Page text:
• Initiate student-led literary discussions. Have teachers build on the turn-and-talk strategy that asks students to turn to a classmate and discuss questions about a read-aloud text or an aspect of a lesson. The next step might be having students discuss a text for 5 to 20 minutes with a partner, using questions the students themselves composed.  Then, students can make the transition to small-group discussions.
  • Use inquiry learning. Put the questioning process into students’ hands by asking them to compose interpretive, open-ended questions. (A question is open-ended if it has two or more answers that text evidence supports.) This is a powerful technique because students need to collaborate and communicate to write open-ended questions; they also need a deep knowledge about, and an understanding of, the reading material. Teachers can also show students how to compose guiding questions, which works well when groups read different books in a particular genre or on a specific theme. A guiding question is broad and can’t be answered in one or two sentences.
  • Integrate technology by asking all faculty members or specific departments to read an article on their computers shared through a Google Doc. Then, let the communication begin! Teachers write their responses to an article and pose questions so everyone who received the article can read all the responses and questions.
  • The next step might be to use Google Docs with students. For example, teachers can post a short reading selection on Google Docs for students and have them respond to questions in writing. Students can use the articles and all responses for a whole-class discussion. Also, students can collaborate and write a blog, informational piece, play, and so on and post their work on Google Docs for peers to read and respond to.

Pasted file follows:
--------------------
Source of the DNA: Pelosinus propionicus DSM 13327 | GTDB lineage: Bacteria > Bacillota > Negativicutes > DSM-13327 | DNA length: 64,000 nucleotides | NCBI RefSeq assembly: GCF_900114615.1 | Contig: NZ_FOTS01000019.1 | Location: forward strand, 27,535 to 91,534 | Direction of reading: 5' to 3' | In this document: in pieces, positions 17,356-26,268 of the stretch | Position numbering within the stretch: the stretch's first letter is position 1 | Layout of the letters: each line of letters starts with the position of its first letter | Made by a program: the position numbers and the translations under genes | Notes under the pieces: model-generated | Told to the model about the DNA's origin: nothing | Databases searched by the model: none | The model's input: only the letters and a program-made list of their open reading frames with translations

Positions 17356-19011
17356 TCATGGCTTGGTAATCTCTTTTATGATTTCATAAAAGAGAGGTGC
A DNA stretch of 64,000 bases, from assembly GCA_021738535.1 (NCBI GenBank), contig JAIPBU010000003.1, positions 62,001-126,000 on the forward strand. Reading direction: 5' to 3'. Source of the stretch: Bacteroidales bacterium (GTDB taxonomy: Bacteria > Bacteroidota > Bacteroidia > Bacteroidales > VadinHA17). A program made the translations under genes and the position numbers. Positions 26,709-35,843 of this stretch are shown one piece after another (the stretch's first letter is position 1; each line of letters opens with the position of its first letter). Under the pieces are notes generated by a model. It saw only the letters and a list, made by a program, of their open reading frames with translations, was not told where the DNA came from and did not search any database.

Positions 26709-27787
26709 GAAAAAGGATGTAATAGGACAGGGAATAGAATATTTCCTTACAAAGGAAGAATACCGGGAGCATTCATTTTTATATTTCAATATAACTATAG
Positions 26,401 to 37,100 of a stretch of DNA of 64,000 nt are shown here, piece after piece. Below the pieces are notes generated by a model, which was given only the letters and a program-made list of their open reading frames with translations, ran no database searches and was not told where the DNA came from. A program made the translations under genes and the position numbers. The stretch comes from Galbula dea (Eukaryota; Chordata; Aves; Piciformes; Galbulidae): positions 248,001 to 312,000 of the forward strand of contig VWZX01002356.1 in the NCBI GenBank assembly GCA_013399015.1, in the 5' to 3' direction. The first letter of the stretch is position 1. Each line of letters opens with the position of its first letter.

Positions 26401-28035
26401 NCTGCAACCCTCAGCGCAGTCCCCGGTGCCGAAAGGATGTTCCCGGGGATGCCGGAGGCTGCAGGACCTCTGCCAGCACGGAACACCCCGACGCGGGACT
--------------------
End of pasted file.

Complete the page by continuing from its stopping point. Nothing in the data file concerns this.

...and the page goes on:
• Use the jigsaw strategy. If you have several questions you want students to discuss, divide the work among groups. Give each group a question and have them discuss it. Once groups discuss, they choose a spokesperson who explains the ideas discussed in the class. Not only does jigsaw advance all the 4Cs, but it also moves lessons forward.
  • Try chat centers, a spin-off of jigsaw that gets students out of their seats and moving around the room. You can put questions about literary elements, vocabulary, or a text all students have read or listened to on five to seven sheets and post them around the room. Assign each group a chat center, have members discuss the questions and then present their findings to the class. To communicate clearly and effectively, students have to adjust and clarify their ideas so that their classmates understand their thinking.


Encourage teachers to work closely with a colleague, choose a strategy they’d like to implement, share ideas, observe one another’s classes, debrief, and when they’re both comfortable, try another one. I always invite teachers to start small and add new strategies slowly to ensure success and maintain the desire to develop the 4Cs in all students. The 4C’s are often referred to as 21st Century Skills; soon it will be 2018 all schools should focus on these skills!

Check out my book! Principal’s Leadership Sourcebook, Scholastic, By Evan Robb

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Got a YouTube page too with some great videos in education!

Let Students’ Questions Define Your Classroom

By Laura Robb

The practice of asking questions to drive students’ learning is alive and well in schools today. But here’s the rub! Too often questioning is recitation where the teacher prompts students for the “one right answer” to questions she has developed.  Moreover, at school, who should be posing the questions? To foster independent readers and thinkers, students need to be in the driver’s seat when it comes to asking and answering questions.  If teachers always control questioning, then student learning is greatly diminished because students aren’t discussing ideas that have relevance to them.